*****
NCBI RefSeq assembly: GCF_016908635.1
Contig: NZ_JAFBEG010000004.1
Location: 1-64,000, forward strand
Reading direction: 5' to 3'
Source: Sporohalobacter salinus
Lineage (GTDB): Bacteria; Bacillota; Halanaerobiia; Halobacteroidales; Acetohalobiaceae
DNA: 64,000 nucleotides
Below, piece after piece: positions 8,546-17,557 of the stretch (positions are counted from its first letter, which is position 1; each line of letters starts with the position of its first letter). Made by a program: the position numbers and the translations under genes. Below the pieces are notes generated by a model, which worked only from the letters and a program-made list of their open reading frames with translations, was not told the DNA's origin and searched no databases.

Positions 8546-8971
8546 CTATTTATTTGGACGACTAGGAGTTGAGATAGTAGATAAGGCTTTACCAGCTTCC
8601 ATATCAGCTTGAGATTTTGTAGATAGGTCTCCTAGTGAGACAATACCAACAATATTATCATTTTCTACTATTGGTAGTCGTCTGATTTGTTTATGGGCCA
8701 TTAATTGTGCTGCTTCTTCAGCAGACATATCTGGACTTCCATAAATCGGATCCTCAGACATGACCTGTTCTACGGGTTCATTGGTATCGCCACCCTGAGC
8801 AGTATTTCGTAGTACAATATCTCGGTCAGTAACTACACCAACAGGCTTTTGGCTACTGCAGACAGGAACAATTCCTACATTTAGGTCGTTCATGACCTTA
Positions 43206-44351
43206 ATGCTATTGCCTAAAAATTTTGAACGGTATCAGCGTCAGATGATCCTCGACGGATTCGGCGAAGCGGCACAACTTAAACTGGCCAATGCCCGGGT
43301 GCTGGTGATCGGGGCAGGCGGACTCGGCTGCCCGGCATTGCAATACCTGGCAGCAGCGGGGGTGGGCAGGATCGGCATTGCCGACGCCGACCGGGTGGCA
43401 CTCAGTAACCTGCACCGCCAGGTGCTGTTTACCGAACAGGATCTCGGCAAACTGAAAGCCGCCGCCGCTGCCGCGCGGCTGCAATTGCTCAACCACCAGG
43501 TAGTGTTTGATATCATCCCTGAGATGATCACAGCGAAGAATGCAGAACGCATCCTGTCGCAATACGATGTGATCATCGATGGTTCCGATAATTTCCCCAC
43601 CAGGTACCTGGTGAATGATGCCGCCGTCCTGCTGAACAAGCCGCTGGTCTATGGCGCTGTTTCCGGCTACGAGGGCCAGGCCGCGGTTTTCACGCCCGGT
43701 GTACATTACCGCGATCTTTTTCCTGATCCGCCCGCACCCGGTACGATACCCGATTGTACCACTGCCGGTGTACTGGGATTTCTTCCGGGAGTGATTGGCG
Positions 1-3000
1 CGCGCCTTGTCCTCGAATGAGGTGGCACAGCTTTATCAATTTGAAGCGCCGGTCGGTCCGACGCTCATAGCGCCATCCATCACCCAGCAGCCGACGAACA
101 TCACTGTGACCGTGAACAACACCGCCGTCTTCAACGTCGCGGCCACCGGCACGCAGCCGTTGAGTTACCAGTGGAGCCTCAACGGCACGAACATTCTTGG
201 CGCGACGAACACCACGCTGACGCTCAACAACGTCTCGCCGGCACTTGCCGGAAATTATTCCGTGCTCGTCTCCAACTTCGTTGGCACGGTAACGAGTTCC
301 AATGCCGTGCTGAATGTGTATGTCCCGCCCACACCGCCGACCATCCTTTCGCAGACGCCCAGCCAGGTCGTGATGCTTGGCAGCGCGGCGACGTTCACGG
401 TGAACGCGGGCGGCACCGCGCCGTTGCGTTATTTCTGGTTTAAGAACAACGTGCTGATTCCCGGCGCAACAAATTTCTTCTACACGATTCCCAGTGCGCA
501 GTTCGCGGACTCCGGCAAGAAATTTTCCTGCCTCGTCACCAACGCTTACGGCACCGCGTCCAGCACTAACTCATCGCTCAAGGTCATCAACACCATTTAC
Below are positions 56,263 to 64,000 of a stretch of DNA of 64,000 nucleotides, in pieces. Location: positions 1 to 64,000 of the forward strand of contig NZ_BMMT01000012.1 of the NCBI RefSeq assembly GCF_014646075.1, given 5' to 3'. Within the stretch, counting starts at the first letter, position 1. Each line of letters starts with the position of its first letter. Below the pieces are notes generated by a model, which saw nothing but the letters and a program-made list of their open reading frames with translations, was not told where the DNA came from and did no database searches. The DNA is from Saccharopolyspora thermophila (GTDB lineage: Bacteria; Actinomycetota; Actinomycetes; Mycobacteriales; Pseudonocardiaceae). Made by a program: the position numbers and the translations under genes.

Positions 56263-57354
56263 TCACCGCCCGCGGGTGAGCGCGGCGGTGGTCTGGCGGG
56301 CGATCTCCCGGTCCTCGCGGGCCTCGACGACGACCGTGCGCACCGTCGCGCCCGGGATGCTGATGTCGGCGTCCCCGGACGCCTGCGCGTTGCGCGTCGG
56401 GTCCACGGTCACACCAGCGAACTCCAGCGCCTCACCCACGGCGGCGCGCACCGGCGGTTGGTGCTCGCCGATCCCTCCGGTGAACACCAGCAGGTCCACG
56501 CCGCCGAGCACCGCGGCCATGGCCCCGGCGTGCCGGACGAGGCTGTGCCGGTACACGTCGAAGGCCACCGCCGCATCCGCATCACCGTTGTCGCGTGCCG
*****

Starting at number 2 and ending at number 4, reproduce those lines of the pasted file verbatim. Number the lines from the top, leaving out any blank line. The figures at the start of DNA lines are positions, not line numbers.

Contig: NZ_JAFBEG010000004.1
Location: 1-64,000, forward strand
Reading direction: 5' to 3'